In a previous career, Facebook's VP of Global Affairs and Communication Nick Clegg was a politician who led a party and served for five years as Britain's deputy prime minister.
As Spain's leading daily El Pais observed in an interview with Clegg, posted on its website, he “fought against Brexit and lost” – and has now “exchanged the House of Commons for California.”
Some observers might have wondered at the time why the tech giant would go to that particular pool of talent to hire an executive. And they may be getting their answer now, as Clegg is employing some distinctly political acrobatics to present Facebook in as complying with pressure to censor content on its platform – and at the same time, as reluctant, if not resistant to the idea.
During the interview, Clegg asserted that Facebook is not the internet police, and should not be given that role.
That will come as a surprise to many who have had their pages or accounts suspended or banned. Much of that activity on the part of the company has been happening as Facebook is clearly coming under political and media pressure to police content and censor speech allowed on its platform.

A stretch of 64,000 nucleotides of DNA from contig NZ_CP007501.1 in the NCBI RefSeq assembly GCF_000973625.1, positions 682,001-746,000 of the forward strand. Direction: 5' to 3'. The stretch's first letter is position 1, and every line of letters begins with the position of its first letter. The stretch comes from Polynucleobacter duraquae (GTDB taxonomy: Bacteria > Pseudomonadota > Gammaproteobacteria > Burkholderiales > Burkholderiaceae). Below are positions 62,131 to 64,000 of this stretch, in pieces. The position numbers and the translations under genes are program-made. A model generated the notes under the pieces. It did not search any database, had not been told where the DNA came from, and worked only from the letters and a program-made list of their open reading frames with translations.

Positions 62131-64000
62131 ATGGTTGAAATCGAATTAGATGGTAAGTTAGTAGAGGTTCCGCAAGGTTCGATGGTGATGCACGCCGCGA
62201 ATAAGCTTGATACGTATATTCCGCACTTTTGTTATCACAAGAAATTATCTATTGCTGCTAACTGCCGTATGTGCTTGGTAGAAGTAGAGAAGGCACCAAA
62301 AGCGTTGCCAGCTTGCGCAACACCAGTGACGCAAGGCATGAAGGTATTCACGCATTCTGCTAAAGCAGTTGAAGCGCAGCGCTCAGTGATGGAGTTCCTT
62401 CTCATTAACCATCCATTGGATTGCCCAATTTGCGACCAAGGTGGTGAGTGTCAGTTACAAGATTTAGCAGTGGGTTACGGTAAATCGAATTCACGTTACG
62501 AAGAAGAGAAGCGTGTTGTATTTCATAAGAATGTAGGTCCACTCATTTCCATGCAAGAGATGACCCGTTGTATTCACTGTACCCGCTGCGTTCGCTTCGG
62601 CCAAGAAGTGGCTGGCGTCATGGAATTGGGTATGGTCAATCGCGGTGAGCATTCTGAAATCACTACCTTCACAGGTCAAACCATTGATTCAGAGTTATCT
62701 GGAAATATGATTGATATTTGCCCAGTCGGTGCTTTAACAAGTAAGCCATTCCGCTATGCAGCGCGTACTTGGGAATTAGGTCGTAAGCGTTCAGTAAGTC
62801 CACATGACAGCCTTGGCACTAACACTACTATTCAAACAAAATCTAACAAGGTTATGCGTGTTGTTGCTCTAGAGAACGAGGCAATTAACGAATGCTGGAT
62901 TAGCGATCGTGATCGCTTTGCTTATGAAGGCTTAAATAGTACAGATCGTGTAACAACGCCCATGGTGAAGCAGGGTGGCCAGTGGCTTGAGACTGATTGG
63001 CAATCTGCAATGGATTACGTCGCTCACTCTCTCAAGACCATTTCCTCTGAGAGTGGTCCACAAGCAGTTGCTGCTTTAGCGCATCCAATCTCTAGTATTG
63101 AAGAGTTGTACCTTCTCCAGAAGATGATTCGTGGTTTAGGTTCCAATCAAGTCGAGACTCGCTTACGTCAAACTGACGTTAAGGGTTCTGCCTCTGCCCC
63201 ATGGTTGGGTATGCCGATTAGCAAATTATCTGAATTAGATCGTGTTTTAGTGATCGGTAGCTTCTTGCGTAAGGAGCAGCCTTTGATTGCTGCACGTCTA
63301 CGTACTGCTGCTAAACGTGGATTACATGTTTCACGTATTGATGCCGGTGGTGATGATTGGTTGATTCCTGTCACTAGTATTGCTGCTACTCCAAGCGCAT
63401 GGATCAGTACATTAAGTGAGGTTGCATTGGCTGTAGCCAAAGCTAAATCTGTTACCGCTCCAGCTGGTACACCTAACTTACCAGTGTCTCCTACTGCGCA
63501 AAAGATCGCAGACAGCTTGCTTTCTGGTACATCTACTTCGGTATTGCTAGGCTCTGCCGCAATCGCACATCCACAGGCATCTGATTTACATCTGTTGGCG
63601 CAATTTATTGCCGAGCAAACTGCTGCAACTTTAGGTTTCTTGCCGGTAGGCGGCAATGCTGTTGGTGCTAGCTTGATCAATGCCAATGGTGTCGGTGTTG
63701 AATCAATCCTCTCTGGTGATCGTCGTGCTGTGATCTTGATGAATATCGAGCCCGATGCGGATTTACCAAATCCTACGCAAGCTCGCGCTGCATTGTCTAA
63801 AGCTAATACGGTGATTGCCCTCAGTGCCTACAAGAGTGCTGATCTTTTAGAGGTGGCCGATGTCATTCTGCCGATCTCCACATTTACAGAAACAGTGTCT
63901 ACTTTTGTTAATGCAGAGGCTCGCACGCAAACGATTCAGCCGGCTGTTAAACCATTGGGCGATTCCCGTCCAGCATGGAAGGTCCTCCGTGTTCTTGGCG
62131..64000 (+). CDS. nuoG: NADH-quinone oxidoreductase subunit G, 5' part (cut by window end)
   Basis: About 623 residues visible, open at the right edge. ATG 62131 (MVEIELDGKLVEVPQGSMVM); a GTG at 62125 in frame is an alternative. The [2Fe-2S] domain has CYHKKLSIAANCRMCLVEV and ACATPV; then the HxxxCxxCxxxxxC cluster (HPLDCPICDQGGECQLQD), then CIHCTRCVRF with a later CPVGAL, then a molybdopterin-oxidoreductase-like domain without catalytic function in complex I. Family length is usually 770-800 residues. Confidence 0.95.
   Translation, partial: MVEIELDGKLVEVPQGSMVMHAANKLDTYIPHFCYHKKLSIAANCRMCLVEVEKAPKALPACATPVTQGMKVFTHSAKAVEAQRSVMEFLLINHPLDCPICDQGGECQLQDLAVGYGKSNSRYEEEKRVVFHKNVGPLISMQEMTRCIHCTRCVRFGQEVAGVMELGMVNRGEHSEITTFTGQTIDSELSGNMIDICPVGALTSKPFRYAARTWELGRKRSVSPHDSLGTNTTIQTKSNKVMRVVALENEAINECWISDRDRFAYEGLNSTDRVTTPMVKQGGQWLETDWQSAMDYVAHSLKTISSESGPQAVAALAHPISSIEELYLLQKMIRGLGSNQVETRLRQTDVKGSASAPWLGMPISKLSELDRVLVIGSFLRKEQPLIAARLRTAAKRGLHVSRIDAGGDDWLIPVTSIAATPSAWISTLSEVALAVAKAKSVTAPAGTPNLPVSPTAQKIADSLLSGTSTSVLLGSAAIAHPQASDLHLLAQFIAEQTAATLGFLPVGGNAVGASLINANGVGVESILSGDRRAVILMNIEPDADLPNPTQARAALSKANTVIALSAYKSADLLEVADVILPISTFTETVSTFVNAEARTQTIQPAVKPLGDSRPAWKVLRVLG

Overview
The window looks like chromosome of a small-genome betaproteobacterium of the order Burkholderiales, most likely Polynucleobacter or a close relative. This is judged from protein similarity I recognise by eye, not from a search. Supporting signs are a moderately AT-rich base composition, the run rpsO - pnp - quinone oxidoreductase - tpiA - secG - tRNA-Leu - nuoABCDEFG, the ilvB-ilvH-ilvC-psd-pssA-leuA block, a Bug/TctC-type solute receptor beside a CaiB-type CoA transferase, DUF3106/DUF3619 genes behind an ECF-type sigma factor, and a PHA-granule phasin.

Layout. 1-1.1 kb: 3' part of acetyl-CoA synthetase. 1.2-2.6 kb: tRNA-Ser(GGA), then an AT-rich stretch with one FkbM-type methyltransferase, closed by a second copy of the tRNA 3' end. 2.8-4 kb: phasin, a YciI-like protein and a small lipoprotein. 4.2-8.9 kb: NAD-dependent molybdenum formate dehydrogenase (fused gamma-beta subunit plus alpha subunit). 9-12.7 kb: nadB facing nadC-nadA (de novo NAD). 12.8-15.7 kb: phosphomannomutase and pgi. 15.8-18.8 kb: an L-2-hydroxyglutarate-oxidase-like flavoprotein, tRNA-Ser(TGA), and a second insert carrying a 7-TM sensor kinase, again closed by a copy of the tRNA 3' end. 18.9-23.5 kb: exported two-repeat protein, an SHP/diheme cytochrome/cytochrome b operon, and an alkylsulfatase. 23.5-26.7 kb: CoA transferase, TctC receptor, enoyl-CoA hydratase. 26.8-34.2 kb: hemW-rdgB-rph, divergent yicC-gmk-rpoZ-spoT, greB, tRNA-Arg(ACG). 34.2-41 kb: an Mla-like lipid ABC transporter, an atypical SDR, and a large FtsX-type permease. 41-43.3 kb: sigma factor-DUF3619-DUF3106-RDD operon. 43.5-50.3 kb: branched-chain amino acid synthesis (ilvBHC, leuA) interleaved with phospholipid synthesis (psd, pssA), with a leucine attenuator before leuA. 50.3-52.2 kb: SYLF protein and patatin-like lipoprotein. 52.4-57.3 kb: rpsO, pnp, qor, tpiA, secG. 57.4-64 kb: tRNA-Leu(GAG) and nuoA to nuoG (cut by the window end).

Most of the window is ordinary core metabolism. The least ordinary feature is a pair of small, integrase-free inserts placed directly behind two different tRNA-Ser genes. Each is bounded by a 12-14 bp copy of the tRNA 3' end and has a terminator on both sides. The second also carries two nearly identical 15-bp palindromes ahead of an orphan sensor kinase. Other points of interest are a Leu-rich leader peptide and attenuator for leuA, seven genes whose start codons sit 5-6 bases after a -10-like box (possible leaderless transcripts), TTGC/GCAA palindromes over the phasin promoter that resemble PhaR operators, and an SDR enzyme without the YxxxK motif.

However, these demands run deeper – essentially, for Facebook to editorialize content by making a judgment on what's true or false. And Facebook does that, as Clegg admits, about various “fact-checking” partnerships declaratively meant to suppress disinformation and fake news.
However, the demand made of the giant seems to be to become the absolute arbiter of truth for its 2.4 billion users, and that's something the company seems to be unconformable with, at least for the time being.
“We can't be a policeman on the internet saying what is acceptable or what is absolutely true. The freedom to say stupid things is the freedom of an open society,” said Clegg.
With perhaps too much ease, mainstream outlets attack to this, the issue of fake news, hate speech, and other 2019 buzzwords – together with a separate one, which is the staggering amount of personal user data that Facebook has accumulated, and the way this data is used and misused.
Back on the issue of preventing Facebook from becoming a platform for “election meddling,” Clegg boasted that the company did even more than the EU asked it ahead of last spring's elections, which saw the bloc put additional pressure on social media giants to “self-regulate – or else.”
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